BB: Jim Hendry's had a strong offseason. He addressed all three of the Cubs' major needs starting with Carlos Pena, the left-handed hitting first baseman. He then signed Kerry Wood, the quality bullpen arm, and traded for Matt Garza, a solid No.3 starter. Even better, Hendry's done all this for around $16-million. 

CBGB: Overall, meh. Not overly impressed and a little upset at the gutting of the farm system for Matt Garza. I do not think the Cubs have improved enough to contend and gutting the farm system makes it more difficult for them to build from within.

C70: Will Carlos Pena be able to adequately compensate for the loss of Derrek Lee?

ACB: Derrek Lee in 2010? Yeah. Derrek Lee in 2009? No. Derrek Lee overall as a Cub? No. Pena is good and was signed to 1 year so I like the deal, but he's not likely to replace the kind of production Lee provided the Cubs from 2004 to 2009. 

OI: Derrek Lee had some huge seasons with the Cubs. Pena won't match what Lee had done in the past, but he certainly should be able to better the numbers that Lee put up in 2010. Lee was basically a .200 hitter who was hampered by injuries that drained him of his power. If we're talking about compensating for the Lee the Cubs saw last season, Pena should have no problem filling in. Pena will also be playing for a new contract again after the season, and that always seems to give players a production boost.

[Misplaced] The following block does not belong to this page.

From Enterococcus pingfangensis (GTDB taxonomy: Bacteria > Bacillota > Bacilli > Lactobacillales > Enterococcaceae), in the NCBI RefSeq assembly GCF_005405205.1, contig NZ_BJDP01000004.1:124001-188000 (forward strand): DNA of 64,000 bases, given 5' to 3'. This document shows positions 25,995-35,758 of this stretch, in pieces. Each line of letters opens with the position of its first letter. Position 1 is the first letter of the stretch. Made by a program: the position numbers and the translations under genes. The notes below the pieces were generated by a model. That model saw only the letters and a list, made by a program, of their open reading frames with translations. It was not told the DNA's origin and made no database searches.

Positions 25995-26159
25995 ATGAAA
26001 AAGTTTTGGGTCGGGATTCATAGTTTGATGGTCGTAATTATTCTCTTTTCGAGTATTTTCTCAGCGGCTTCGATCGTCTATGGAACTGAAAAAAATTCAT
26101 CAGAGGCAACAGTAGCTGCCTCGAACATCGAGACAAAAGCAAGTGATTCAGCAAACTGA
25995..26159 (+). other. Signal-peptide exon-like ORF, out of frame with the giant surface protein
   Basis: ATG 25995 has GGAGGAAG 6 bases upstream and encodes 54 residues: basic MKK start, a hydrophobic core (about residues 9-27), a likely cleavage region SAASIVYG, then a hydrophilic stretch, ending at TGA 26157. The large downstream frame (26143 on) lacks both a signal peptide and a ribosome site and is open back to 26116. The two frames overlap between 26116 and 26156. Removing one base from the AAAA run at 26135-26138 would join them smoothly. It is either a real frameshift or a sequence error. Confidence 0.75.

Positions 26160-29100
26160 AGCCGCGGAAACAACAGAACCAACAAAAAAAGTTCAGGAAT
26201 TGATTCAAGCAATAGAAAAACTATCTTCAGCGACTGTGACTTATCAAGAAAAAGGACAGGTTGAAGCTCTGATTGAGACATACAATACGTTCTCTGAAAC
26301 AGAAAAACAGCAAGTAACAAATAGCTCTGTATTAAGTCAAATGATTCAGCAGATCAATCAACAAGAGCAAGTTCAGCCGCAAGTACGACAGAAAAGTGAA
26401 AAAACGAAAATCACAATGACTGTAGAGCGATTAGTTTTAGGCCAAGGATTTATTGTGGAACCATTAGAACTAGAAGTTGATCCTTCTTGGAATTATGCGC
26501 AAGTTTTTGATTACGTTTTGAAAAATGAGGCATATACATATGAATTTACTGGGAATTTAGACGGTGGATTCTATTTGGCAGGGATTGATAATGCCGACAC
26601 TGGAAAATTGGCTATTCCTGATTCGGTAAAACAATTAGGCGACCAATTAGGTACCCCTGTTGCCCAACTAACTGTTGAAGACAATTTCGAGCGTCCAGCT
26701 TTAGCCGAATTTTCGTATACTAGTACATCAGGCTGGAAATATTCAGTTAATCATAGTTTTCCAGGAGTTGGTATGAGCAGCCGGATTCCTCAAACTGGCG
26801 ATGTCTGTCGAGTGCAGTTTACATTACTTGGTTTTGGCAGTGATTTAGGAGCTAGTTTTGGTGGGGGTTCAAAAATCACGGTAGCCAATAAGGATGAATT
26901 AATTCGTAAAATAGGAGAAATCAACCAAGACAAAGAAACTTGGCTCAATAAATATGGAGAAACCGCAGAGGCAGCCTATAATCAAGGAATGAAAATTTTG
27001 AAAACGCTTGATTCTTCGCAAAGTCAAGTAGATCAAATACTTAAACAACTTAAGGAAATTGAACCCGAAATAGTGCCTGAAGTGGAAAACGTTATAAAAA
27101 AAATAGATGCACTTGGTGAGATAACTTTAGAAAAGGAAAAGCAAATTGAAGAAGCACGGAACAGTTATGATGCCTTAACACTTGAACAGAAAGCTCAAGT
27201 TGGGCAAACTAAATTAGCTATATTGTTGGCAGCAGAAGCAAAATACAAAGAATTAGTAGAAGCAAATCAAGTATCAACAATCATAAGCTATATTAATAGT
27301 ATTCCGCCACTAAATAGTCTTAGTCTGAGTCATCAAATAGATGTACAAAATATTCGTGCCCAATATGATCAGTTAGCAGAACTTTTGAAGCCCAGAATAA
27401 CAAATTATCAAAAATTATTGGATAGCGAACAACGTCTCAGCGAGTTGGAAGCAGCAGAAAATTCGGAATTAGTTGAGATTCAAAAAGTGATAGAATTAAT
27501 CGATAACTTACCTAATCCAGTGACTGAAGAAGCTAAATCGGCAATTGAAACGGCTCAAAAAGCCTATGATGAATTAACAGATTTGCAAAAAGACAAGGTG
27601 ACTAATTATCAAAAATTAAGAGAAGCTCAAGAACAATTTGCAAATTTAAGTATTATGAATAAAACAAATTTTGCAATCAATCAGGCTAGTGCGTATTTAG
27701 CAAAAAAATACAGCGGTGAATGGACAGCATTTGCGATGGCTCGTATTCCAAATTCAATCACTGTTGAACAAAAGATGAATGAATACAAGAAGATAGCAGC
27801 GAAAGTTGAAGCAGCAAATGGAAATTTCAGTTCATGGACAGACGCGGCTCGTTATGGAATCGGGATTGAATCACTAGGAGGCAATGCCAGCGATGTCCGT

BB: Signing Carlos Pena is a good move for the Cubs. No question Pena struggled offensively last season, but I think he'll bounce back. The guy's exactly what the Cubs were looking for at first base: good glove and a left-handed stick with power. 

Pena is also a good clubhouse guy, not to mention, a 10-year vet who's played on winning teams, and played in the postseason.That's the kind of experience the Cubs need in its young dugout. And that's about the best you can do short-term to replace a Derrek Lee.